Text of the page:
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Re: [ietf-smtp] EHLO domain validation requirement in RFC 5321

2020-09-27 19:52:50
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Keith Moore <moore(_at_)network-heretics(_dot_)com> writes

But this is a silly discussion.  

It seems backwards from where it started ... which effectively came down
to what would be good advice to proffer to a client to ensure that their
email deliverability improved.  The good advice "why don't you make sure
that forward and reverse DNS match up and say EHLO in a consistent
manner" is difficult (as has been pointed out) for some clients to
follow ... and that's why IMO it ends up as a SHOULD rather than a MUST.

I certainly acknowledge that spam 
filtering is hard, and that the state of the art is to use unreliable 

I would disagree ... state of the art is ML clustering algorithms using
a wide range of signals, where even the people who developed the systems
find it fairly hard to reliably predict beforehand which of those
signals are going to be of real significance.

Since the only practical way of tuning these algorithms is end-user
free-back that means that special precautions are needed to (a) ensure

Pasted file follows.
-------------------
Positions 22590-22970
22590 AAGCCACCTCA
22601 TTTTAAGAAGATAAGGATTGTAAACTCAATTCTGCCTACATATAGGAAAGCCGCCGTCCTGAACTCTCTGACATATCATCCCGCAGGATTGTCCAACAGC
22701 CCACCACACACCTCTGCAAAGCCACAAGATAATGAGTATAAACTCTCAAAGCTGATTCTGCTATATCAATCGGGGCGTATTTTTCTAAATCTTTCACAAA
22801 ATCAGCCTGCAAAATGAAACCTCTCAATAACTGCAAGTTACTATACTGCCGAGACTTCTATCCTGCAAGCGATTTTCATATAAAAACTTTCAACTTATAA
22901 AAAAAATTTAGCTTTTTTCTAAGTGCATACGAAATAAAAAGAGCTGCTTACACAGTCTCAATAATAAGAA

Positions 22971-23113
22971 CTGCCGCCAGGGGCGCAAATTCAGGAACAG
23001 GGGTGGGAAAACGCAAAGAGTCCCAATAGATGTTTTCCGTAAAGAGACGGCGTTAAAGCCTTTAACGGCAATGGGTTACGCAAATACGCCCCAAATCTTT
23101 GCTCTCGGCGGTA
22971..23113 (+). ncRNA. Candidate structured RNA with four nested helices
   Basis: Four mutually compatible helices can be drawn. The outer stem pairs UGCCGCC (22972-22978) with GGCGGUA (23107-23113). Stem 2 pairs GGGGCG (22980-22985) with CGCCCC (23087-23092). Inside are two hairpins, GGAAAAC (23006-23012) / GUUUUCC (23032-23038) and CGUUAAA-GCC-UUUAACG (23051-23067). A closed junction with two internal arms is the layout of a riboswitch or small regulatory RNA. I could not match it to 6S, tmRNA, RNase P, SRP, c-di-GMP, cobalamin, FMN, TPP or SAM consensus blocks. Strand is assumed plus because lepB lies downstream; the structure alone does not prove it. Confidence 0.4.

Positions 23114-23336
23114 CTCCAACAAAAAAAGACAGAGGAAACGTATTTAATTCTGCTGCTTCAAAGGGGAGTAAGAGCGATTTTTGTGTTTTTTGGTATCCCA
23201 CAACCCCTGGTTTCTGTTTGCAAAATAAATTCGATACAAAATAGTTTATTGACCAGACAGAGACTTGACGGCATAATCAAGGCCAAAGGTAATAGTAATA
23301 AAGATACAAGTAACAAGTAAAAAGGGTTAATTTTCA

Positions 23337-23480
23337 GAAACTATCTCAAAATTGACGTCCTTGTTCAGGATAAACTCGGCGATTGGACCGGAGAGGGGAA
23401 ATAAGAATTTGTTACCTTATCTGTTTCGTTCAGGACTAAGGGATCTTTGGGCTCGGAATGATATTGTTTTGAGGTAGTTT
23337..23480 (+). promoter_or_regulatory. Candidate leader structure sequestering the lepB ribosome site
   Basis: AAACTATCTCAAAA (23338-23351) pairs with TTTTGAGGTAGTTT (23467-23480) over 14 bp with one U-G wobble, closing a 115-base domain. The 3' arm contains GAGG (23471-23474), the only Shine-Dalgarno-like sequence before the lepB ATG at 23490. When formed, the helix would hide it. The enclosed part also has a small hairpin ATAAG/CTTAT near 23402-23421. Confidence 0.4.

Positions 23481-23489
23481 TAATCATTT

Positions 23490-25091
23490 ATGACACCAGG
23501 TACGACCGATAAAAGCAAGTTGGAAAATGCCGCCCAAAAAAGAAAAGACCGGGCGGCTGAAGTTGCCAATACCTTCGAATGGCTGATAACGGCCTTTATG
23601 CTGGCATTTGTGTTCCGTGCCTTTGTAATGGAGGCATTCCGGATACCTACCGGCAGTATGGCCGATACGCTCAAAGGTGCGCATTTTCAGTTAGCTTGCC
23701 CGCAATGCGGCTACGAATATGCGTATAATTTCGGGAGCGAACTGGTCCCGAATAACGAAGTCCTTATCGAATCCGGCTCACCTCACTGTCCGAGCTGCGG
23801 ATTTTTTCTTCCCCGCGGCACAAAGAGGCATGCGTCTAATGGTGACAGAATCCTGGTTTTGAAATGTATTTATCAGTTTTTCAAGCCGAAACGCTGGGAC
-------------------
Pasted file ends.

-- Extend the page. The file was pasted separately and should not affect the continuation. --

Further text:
that the bad guys do not detune them by "gaming" and (b) that even if
large numbers of people give the feedback that their cellphone bill is
spam this does not override the fact that treating everyone's cellphone
bill as spam would not be a Good Thing

"Heuristics" ... that is, human generated rules which give consensus
"scores" to the spammy-ness of email are far less effective (and we have
25 or so years of experience to demonstrate that).

Now of course, tuning the ML clustering algorithms is especially
difficult if you don't see enough email (ie not billions a day) because
almost everything is too unique to cluster.  But that doesn't make
heuristics "state of the art" -- it just indicates that there's a
failure to by the community as a whole (rather than a handful of very
large providers) to develop ways to share pre-tuned clustering models. 

- -- 
richard                                                   Richard Clayton

Those who would give up essential Liberty, to purchase a little temporary 
Safety, deserve neither Liberty nor Safety. Benjamin Franklin 11 Nov 1755

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